OH! Nearly forgot - two things I did find out medicine-wise in the course of working through my depression was that I have both an underactive thyroid and a vitamin deficiency, both of which can (of course) contribute to anxiety and depression. Both can be checked by a blood draw. For the thyroid, I have to take an itty-bitty pill once a day every day, and have my levels checked annually. For the vitamins, I just take an over-the-counter multivitamin.
         
        06-13-2013, 04:17 AM
      #30
    Trained
    Quote:
    Originally Posted by BadWolf    
    For the anxiety, something pretty small and insignificant for most people has made an amazing difference for me. I am a huge fan of the tv show Doctor Who on the BBC (BBC America, Netflix), and in one episode the Doctor told someone that "Rule 7" is "Never run when you're scared." Probably because of the connection I have with that show and the Doctor in particular, that really resonated with me. For quite some time now, I've been drawing a Roman numeral 7 on the inside of my wrist so I can glance at it whenever I feel the anxiety building and the desire to flee a situation. It's helped so much that I'm considering making that "VII" my first tattoo. (I swear I'm not making this up. I know it probably sounds ridiculous, but it works for me.)
    People totally underestimate the power of something like a tv show, a book series, a band, etc. In this day in age technology is everywhere, and while a lot of people preach to you "Just go outside, watching tv is unhealthy" I often beg to differ.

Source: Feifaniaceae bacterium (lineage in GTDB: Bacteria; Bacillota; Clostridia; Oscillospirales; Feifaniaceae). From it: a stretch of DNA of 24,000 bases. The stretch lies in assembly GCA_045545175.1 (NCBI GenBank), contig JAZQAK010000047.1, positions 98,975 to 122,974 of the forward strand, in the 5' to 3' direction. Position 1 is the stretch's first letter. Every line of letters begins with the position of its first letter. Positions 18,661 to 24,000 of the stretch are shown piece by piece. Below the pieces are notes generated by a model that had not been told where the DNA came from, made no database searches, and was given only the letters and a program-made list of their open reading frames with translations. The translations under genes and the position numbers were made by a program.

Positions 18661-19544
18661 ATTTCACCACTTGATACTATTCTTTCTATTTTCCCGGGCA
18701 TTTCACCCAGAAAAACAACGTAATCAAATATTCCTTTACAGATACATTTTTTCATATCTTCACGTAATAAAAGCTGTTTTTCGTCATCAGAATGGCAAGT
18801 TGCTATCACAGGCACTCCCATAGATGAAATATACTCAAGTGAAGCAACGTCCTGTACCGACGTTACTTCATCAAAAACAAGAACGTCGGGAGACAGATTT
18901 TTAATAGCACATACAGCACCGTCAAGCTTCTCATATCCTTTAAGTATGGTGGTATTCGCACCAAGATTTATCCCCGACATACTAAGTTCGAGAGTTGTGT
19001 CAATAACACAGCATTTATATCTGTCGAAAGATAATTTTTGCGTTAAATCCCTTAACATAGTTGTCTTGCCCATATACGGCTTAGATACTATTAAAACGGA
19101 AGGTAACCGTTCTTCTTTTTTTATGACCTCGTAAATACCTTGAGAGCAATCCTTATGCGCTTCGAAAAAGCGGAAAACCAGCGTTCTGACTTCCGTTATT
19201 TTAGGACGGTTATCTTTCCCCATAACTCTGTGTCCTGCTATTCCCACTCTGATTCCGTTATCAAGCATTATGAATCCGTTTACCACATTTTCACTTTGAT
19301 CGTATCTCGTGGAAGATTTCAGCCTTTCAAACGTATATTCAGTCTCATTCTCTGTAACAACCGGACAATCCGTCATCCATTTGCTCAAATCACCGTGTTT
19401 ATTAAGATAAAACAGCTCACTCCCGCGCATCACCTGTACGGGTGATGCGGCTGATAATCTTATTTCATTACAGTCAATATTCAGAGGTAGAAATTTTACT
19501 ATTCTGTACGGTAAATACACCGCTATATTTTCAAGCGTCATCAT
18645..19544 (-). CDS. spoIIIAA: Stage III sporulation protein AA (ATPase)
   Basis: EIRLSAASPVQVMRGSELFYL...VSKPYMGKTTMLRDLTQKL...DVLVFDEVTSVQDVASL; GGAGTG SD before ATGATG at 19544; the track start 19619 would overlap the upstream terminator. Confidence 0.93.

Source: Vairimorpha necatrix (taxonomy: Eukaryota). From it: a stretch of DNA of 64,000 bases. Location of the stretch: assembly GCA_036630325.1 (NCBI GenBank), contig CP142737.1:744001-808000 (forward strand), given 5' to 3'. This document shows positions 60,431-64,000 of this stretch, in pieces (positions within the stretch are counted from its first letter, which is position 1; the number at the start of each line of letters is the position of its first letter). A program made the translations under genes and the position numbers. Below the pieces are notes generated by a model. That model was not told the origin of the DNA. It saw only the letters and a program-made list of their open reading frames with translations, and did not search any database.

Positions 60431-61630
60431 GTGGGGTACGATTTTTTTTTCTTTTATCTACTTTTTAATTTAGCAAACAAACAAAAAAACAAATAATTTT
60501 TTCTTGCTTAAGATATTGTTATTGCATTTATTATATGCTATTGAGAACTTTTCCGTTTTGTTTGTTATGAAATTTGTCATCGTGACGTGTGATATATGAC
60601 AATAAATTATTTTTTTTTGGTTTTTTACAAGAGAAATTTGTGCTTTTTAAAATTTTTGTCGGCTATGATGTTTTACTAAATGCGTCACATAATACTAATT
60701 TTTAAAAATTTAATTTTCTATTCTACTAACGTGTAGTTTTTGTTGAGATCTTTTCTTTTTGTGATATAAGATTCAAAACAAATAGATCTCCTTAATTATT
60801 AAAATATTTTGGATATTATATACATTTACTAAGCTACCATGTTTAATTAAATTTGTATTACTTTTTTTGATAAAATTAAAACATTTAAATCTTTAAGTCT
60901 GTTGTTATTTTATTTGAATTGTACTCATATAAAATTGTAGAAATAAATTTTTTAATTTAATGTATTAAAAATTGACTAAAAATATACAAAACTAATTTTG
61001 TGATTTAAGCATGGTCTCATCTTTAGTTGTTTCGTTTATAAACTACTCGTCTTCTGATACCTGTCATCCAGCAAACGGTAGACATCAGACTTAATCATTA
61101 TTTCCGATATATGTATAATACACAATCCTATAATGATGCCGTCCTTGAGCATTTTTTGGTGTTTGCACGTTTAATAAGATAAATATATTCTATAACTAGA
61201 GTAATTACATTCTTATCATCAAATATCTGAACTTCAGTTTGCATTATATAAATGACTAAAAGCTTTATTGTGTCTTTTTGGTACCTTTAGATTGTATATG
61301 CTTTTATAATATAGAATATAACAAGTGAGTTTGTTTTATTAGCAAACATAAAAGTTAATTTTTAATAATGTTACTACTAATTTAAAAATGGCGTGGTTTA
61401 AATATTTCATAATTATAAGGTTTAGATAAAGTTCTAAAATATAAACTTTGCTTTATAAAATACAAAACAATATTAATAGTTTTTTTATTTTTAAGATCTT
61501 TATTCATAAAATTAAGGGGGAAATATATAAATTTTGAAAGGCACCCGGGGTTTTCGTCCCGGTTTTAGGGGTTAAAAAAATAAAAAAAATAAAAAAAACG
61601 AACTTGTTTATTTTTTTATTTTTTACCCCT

Now, I'm not saying drone into the tv for 20 hours straight, I'm saying that it is totally possible to get a connection to a tv show, music, celebrities, etc. Technology has never been so advanced in previous generations to the point where they were able to become so connected. Sure things can get unhealthy, but that's with relationships and obsessions in general, not specific to technological or fangirl obsessions. I know people who are obsessed with being healthy who actually overworked themselves. Technology is renowned for being bad, but in fact it's just another new thing the next generation is using as a tool.

    For me, I like k-pop and j-rock. It stands for Korean Pop and Japanese Rock. Yeah, I get judged hardcore for it. A lot. I have not a clue what they're saying but I appreciate their music and personalities. The actors and musicians involved in the industry were a whole new breed of people I had never seen before, and they were held to higher standards than normal people. They trained up to 11 hours a day and were never, ever allowed to set a foot out of place. They were punished for doing drugs or being irresponsible. There were often "no dating" rules in a company until you were a certain age. That made me respect them, because they did it as a job and not as a glamour fest. Call me crazy, but watching them perform live makes me happy. Whenever I'm sad I go and watch a variety show featuring my favorite groups or watch a drama, or find out if there's a live stream of something I can watch.

    It's completely understandable to me how someone can love Doctor Who, Merlin, Supernatural, One Direction, The Pretty Reckless, etc. Love who you want. Watch and be a fan of whatever you want. Everyone's mind is different and it is so common these days for kids to flock to the internet, tv, books, etc because they feel rejected by real life.

    I'll be the first to admit that I started in books. I read until I had awful headaches.
    Then I discovered the internet and found a new part of myself there. I got confident.
    I learned so much and met new people (Albeit slowly and carefully) that I gained the confidence from them to find myself on my darkest days in quote on quote, "real life", and if you were to speak to me now you would never know I used to be shy and quiet, having anxiety attacks if even being left alone in a store with strangers. I have given speeches in front of hundreds of people, am instructing and working with people and their horses, and I attribute a good amount of it to the encouragement I got from the people I met here, on tumblr, on facebook, etc.

    Just a thought on a touchy subject of mine...lol carry on~